More than 25 percent of Americans view the U.S. government as an “enemy.” A new Pew Research Center poll reveals several troubling insights into how the public views government, the general mood being that they are more discontent now than they were 20 years ago.
Released on Nov. 23, the Pew poll measures how Americans across the political spectrum feel about the current state of government. Comparing the results to an identical survey conducted in 1996 shows a growing pessimism in the U.S.
Of respondents, 27 percent claim to think of the federal government as an enemy, 8 points higher than in 1996. Republicans and Independents are equally distrustful of the federal government, with 35 and 34 percent calling it antagonistic, respectively. Only 12 percent of Democrats agree, which is 1 point lower than they felt in 1996.
Measuring the level of emotion that the public feels about the federal government, the poll shows more disappointment than rage. Of those polled, 22 percent describe their feelings toward government as “angry,” while 57 percent say that they are “frustrated.” Only 18 percent admit to feeling content.
The data shows the angriest sector are older, conservative whites. Republicans are the angrier party, although it should be noted that during President George W. Bush's administration, Democrats held that position. The trend indicates the party that does not control the White House tends to be angrier at the federal government.
When respondents were asked what the biggest problems with the federal government are, Congress was the most popular clear answer with 13 percent. The Washington, D.C., gridlock came second with 11 percent, tied with politics.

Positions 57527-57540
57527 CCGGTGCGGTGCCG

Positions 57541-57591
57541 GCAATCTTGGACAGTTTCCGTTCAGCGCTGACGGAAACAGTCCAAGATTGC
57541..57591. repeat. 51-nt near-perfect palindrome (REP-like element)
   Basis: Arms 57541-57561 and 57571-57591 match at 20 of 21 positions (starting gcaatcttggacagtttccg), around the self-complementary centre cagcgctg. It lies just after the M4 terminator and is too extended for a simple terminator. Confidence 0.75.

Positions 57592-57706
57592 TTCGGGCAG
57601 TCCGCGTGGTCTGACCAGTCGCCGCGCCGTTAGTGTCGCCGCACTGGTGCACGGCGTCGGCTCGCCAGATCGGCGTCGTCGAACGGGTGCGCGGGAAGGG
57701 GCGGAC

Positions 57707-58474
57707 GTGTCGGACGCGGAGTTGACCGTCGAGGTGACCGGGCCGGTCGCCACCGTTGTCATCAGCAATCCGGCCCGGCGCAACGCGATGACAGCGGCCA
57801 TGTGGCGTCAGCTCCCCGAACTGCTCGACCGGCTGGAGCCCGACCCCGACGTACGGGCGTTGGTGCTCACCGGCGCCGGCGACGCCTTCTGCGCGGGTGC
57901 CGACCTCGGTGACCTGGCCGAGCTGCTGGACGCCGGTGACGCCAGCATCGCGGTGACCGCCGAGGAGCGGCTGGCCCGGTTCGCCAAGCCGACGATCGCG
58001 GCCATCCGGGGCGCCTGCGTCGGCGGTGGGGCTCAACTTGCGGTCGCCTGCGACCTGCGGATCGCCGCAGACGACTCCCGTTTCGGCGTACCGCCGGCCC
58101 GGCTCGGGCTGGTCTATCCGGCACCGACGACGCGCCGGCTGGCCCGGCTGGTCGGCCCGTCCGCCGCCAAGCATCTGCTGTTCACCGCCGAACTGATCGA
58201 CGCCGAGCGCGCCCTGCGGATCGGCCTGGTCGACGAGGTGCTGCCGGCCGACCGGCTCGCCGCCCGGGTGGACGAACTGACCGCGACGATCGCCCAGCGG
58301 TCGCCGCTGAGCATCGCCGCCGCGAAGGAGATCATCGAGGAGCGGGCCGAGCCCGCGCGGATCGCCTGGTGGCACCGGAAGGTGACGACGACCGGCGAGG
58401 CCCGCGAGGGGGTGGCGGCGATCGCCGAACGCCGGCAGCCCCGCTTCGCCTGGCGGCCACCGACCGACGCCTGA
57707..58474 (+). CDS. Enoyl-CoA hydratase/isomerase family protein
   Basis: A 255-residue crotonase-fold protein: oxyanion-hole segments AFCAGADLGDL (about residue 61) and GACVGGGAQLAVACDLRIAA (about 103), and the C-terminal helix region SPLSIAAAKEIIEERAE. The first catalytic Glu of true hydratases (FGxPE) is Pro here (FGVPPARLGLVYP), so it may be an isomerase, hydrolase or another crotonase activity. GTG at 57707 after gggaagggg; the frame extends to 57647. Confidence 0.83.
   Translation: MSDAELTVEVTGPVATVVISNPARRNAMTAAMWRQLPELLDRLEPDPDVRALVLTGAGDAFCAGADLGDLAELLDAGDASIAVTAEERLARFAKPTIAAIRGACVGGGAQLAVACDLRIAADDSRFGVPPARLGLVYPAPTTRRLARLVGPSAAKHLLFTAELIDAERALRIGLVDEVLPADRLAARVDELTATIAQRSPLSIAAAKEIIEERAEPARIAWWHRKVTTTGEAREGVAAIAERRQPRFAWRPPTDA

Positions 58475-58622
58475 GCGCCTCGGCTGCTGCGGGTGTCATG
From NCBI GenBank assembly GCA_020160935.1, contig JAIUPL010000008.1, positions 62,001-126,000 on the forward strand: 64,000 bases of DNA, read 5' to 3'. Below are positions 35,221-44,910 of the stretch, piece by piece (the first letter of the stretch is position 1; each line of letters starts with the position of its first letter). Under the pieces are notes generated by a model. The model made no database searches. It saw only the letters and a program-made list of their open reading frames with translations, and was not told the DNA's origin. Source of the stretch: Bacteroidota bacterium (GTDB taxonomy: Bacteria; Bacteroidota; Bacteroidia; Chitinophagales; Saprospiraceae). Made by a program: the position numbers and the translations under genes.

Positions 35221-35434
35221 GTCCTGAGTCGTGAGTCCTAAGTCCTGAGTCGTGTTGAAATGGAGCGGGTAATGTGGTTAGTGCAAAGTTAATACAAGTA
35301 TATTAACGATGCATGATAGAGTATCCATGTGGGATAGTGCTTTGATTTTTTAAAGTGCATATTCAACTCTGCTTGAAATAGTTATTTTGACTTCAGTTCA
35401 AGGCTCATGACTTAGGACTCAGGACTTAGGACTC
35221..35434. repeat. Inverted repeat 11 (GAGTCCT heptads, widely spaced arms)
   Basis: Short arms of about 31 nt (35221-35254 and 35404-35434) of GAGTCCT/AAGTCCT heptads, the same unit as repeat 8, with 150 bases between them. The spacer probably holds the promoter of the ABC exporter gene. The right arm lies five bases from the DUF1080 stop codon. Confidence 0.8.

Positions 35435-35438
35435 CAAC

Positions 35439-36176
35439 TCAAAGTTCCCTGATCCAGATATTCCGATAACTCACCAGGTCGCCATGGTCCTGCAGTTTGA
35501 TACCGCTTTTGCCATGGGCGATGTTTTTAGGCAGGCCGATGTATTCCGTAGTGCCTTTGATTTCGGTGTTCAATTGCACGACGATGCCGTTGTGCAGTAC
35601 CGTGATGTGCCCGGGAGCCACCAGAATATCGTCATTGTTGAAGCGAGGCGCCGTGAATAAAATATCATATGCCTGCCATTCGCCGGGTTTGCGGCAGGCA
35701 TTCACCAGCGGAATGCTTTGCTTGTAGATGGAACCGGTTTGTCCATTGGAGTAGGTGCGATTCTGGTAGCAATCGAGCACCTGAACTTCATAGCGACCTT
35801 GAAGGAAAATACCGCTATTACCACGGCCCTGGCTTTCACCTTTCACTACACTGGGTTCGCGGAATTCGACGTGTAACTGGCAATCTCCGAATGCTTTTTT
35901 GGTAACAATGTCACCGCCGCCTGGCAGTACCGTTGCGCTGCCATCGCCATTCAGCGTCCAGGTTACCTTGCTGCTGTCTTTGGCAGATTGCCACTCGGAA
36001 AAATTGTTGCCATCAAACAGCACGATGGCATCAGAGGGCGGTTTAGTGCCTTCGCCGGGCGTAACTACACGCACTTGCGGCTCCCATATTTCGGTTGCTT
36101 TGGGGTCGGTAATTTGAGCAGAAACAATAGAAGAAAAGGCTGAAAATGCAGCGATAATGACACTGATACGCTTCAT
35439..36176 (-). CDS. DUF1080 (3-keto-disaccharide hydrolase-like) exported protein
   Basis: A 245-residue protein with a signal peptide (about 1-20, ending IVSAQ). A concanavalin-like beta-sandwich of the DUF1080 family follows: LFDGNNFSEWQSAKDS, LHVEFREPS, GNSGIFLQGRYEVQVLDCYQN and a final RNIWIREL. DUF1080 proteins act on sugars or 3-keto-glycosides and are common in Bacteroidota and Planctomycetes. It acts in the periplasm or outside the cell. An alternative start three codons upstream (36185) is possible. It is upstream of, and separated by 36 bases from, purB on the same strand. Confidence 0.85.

Of those polled, 59 percent agree the federal government needs “very major reform,” which is a dramatic increase from 1997, when only 37 percent of respondents felt this was necessary. The majority also feel government only does a fair job of running its programs. Republicans are much more likely to want reform and to be critical of government’s functionality.
Respondents overwhelmingly agreed the government does not represent all Americans, with 76 saying that it is run by a small pool of big-money interests.
The partisan divide seems to be growing, with 80 percent of Republicans wanting fewer government services with only 31 percent of Democrats agreeing. That’s a gap of 49 percent, which is a dramatic increase from 1995, when there was only a difference in opinion by 19 percent.
The data indicates the public is generally fed up with Washington insiders and politics as usual, which could explain the ascendancy of anti-establishment candidates in the 2016 presidential race. With the mounting support for Republican candidates Donald Trump, Ben Carson and Democratic candidate Sen. Bernie Sanders of Vermont, this election cycle shows that Americans may be ready for a big shakeup of the old guard, The New York Times reports.